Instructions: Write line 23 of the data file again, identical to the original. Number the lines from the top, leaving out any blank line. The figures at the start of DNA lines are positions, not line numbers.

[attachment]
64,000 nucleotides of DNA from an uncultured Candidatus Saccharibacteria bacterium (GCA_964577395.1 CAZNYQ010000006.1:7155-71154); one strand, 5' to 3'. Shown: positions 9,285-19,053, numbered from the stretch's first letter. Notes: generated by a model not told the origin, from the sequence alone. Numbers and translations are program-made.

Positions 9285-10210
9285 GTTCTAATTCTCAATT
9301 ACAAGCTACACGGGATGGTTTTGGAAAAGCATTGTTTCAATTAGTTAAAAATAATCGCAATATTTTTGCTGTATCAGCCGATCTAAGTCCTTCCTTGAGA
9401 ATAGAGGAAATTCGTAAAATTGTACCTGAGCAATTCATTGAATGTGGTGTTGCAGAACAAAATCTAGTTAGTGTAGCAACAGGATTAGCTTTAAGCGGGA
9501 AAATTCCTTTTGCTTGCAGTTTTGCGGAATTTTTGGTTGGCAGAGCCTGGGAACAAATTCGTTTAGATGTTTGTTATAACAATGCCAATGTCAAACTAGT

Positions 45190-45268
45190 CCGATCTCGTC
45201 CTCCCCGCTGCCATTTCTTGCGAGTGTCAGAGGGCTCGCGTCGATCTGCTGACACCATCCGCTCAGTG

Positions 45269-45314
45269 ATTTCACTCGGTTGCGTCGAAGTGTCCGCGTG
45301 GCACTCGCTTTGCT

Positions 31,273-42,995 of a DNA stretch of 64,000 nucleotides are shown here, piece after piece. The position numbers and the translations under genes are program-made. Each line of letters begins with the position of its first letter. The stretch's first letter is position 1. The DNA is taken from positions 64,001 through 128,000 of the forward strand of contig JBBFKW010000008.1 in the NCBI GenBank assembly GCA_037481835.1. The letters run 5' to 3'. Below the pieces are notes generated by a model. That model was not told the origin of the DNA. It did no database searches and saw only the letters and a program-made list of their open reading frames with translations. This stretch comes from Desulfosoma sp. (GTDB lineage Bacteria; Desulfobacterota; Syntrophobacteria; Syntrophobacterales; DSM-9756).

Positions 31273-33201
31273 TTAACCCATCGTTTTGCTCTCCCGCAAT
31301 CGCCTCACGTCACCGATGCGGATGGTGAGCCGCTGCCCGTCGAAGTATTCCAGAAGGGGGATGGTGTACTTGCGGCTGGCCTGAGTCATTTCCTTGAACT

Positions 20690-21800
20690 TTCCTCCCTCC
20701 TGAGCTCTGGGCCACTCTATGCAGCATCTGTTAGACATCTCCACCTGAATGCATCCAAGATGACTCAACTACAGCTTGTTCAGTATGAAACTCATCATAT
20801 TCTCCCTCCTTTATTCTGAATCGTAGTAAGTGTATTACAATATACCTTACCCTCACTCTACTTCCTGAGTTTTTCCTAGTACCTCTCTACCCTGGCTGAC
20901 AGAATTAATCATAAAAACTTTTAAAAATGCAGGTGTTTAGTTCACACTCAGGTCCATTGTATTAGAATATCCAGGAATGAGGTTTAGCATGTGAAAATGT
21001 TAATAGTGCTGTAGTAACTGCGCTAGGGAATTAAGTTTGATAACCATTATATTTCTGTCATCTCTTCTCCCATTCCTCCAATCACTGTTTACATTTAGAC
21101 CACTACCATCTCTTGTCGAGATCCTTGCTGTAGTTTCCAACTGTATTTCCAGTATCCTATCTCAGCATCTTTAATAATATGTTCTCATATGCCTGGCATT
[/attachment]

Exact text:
21101 CACTACCATCTCTTGTCGAGATCCTTGCTGTAGTTTCCAACTGTATTTCCAGTATCCTATCTCAGCATCTTTAATAATATGTTCTCATATGCCTGGCATT